When the evening was over, the faithful gathered and on the forecourt of the church and on the street where traffic had been interrupted, so that they could begin the procession to St. Peter’s in Gallicantu. The procession advanced in the candlelight and to the sounds of the melodies and songs. “We are part of the people who started this procession in 2000,” said Issa Majlaton, who is a member of Saint Savior’s choir. “With the parish, there were only fifty [of us] at the beginning. After all of these years, seeing the large number of people participating makes us happy. These people, young and old, come, walk together and pray. Tonight, all around us, we can see and feel that God’s Word is always in our hearts, how can we not give thanks to God?”

The pastor of Bethlehem, Fr. Rami Asakrieh, accompanied five tour buses from his parish, and he emphasized the importance of their presence and explained their journey. “Yes, we are lucky enough to come from the birthplace of Jesus Christ, Bethlehem, but the history of salvation must be continued until his crucifixion and Resurrection. We are here to continue the journey with Jesus, to grow with the Gospel, and to lift our souls by walking where Christ walked.”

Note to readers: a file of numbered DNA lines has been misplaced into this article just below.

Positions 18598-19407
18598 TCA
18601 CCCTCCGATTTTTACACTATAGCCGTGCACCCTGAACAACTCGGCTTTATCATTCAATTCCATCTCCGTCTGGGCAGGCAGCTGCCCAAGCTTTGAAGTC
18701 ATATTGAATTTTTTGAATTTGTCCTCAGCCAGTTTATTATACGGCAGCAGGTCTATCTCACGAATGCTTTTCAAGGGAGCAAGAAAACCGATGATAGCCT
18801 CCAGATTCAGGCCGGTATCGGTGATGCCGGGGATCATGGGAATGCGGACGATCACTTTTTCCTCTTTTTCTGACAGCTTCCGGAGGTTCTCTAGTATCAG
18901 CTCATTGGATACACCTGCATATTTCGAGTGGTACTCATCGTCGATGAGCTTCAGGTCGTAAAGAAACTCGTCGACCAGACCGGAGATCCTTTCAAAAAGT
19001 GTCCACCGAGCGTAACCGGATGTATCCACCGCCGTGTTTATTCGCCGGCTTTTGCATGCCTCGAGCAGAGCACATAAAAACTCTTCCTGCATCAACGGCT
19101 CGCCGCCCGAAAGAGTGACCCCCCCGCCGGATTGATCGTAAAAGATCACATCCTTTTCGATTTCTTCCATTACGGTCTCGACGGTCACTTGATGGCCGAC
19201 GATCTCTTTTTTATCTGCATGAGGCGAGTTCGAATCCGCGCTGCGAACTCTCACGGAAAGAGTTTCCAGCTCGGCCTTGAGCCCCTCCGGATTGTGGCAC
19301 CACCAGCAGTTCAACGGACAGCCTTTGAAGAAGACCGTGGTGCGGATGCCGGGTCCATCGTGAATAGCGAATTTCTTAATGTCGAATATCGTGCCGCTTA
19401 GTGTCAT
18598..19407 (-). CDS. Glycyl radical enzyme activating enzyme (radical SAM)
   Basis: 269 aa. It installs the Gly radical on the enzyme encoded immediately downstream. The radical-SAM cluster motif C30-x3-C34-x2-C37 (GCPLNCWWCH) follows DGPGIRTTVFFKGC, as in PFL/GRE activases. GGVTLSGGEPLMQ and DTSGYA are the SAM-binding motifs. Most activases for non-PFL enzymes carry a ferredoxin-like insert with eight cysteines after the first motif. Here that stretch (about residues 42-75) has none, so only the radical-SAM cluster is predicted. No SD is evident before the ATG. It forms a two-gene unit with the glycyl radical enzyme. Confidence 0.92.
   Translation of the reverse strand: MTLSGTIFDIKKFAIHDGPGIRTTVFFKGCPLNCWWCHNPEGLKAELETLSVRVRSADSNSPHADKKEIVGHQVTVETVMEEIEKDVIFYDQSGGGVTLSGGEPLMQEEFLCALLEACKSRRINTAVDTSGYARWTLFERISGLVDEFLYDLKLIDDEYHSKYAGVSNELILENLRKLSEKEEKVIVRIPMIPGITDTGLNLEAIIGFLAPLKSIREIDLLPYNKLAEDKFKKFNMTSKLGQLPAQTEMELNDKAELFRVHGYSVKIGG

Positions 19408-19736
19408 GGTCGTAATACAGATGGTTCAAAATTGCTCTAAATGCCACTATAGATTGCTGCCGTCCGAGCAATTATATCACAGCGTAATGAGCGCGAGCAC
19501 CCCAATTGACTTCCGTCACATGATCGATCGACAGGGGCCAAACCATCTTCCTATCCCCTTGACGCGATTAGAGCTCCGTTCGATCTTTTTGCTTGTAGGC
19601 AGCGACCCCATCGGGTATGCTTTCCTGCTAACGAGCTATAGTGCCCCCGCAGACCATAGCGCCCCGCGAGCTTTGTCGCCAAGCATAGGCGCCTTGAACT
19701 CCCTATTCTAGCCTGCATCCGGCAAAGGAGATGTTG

Christ’s suffering is each of ours, explained Souheil Asfour, who is also a member of the choir, a suffering by which Jesus gets closer to us but by which we are especially lifted up. If Christ has suffered, it means that all of our sufferings today have a deep meaning in all of the spheres of our lives, because after all of the suffering there is resurrection.”

For now, the silence of the arrest, the meditation on our betrayals can be placed in the gardens of St. Peter in Gallicantu.

Beatricie Guarrera – Arianna Poletti – Nizar Halloun

Holy Wednesday from Gethsemane to the Holy Sepulcher

In Bethany, Holy Monday is celebrated at the “House of Friendship”

Palm Sunday at the Holy Sepulcher and on the streets of Jerusalem